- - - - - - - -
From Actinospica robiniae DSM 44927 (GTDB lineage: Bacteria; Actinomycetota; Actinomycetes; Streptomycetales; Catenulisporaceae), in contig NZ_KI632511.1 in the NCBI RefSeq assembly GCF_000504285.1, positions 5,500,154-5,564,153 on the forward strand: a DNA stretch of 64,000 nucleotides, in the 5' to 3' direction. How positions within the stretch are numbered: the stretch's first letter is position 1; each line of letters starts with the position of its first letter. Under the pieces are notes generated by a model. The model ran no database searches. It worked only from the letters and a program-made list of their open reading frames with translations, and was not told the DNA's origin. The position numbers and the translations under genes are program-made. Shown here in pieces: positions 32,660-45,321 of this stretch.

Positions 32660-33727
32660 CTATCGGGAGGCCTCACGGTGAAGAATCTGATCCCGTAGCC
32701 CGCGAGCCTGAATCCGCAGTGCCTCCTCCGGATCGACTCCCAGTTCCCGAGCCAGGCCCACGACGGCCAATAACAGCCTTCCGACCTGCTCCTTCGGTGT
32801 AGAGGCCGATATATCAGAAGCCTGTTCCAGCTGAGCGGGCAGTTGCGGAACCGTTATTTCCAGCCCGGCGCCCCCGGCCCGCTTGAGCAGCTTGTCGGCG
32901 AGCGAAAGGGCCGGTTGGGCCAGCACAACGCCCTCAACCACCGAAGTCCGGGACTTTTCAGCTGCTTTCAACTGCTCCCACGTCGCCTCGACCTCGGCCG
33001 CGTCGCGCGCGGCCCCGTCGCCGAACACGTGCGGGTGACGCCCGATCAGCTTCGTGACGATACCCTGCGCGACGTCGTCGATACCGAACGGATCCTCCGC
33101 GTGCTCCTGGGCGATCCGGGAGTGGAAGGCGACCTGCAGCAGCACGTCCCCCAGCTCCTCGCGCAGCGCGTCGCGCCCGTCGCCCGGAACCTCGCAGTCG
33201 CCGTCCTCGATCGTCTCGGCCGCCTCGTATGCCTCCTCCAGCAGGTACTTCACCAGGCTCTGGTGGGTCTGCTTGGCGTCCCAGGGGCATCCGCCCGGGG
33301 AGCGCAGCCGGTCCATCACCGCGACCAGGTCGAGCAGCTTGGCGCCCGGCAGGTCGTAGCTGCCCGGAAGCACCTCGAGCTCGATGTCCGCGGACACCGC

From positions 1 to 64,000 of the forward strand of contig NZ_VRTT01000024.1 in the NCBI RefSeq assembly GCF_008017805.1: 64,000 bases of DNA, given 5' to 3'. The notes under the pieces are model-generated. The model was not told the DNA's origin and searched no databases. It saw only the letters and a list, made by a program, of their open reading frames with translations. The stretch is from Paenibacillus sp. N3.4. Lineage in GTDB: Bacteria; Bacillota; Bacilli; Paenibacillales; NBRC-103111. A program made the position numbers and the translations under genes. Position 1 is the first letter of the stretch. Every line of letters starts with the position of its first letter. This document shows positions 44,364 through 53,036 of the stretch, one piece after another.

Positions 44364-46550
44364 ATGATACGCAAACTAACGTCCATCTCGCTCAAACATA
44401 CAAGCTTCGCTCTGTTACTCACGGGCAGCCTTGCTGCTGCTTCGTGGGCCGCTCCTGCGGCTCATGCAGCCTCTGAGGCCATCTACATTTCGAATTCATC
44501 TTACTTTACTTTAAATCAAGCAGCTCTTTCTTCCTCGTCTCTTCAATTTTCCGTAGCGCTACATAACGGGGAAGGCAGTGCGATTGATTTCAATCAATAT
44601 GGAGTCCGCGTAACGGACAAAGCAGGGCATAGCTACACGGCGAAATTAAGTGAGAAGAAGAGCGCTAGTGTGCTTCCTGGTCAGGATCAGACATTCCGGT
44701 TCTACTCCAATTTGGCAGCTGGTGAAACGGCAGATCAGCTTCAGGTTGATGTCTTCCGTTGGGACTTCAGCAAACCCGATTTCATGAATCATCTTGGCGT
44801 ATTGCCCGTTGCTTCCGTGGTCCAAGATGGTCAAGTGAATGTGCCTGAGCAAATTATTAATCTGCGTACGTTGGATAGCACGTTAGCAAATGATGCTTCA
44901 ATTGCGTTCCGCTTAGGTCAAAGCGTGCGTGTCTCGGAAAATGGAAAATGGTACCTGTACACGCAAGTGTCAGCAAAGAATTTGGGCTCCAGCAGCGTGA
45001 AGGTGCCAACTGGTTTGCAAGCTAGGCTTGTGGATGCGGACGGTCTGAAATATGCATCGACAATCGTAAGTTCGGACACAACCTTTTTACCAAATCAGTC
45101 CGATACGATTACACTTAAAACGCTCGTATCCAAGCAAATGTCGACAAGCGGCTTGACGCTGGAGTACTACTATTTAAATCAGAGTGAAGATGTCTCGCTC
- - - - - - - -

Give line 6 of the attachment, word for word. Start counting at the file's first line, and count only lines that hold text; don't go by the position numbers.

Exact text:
32901 AGCGAAAGGGCCGGTTGGGCCAGCACAACGCCCTCAACCACCGAAGTCCGGGACTTTTCAGCTGCTTTCAACTGCTCCCACGTCGCCTCGACCTCGGCCG